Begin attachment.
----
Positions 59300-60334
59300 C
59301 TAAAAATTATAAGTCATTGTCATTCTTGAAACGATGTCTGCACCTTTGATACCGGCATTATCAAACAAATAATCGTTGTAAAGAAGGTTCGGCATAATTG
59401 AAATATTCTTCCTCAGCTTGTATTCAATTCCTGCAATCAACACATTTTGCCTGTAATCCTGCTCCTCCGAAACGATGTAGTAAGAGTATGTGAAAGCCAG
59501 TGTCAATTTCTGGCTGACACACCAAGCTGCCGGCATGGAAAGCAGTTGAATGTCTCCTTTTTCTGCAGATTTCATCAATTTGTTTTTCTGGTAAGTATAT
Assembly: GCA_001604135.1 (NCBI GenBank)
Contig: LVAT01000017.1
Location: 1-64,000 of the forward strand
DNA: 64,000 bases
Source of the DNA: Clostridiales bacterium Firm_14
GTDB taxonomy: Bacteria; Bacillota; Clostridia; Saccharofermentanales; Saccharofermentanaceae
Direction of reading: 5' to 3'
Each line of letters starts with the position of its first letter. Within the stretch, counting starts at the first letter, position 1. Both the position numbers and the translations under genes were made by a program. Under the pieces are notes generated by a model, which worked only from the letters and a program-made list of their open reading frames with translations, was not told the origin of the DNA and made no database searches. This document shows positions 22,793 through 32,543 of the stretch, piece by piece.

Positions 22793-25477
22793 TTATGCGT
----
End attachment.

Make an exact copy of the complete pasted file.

Positions 59300-60334
59300 C
59301 TAAAAATTATAAGTCATTGTCATTCTTGAAACGATGTCTGCACCTTTGATACCGGCATTATCAAACAAATAATCGTTGTAAAGAAGGTTCGGCATAATTG
59401 AAATATTCTTCCTCAGCTTGTATTCAATTCCTGCAATCAACACATTTTGCCTGTAATCCTGCTCCTCCGAAACGATGTAGTAAGAGTATGTGAAAGCCAG
59501 TGTCAATTTCTGGCTGACACACCAAGCTGCCGGCATGGAAAGCAGTTGAATGTCTCCTTTTTCTGCAGATTTCATCAATTTGTTTTTCTGGTAAGTATAT
Assembly: GCA_001604135.1 (NCBI GenBank)
Contig: LVAT01000017.1
Location: 1-64,000 of the forward strand
DNA: 64,000 bases
Source of the DNA: Clostridiales bacterium Firm_14
GTDB taxonomy: Bacteria; Bacillota; Clostridia; Saccharofermentanales; Saccharofermentanaceae
Direction of reading: 5' to 3'
Each line of letters starts with the position of its first letter. Within the stretch, counting starts at the first letter, position 1. Both the position numbers and the translations under genes were made by a program. Under the pieces are notes generated by a model, which worked only from the letters and a program-made list of their open reading frames with translations, was not told the origin of the DNA and made no database searches. This document shows positions 22,793 through 32,543 of the stretch, piece by piece.

Positions 22793-25477
22793 TTATGCGT